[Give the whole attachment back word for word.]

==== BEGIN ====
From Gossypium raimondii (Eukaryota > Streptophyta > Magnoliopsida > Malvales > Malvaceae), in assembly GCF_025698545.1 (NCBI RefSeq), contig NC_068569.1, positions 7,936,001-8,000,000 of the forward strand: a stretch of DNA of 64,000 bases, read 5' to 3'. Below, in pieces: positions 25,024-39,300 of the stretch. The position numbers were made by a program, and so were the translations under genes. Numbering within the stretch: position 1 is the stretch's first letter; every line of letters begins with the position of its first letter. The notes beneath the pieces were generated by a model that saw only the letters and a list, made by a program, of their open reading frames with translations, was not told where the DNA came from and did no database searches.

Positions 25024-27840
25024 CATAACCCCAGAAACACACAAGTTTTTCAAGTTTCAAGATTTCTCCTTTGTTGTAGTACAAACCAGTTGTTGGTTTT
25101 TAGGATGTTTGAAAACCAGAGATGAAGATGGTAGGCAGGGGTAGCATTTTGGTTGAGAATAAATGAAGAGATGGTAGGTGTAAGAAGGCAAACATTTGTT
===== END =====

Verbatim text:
From Gossypium raimondii (Eukaryota > Streptophyta > Magnoliopsida > Malvales > Malvaceae), in assembly GCF_025698545.1 (NCBI RefSeq), contig NC_068569.1, positions 7,936,001-8,000,000 of the forward strand: a stretch of DNA of 64,000 bases, read 5' to 3'. Below, in pieces: positions 25,024-39,300 of the stretch. The position numbers were made by a program, and so were the translations under genes. Numbering within the stretch: position 1 is the stretch's first letter; every line of letters begins with the position of its first letter. The notes beneath the pieces were generated by a model that saw only the letters and a list, made by a program, of their open reading frames with translations, was not told where the DNA came from and did no database searches.

Positions 25024-27840
25024 CATAACCCCAGAAACACACAAGTTTTTCAAGTTTCAAGATTTCTCCTTTGTTGTAGTACAAACCAGTTGTTGGTTTT
25101 TAGGATGTTTGAAAACCAGAGATGAAGATGGTAGGCAGGGGTAGCATTTTGGTTGAGAATAAATGAAGAGATGGTAGGTGTAAGAAGGCAAACATTTGTT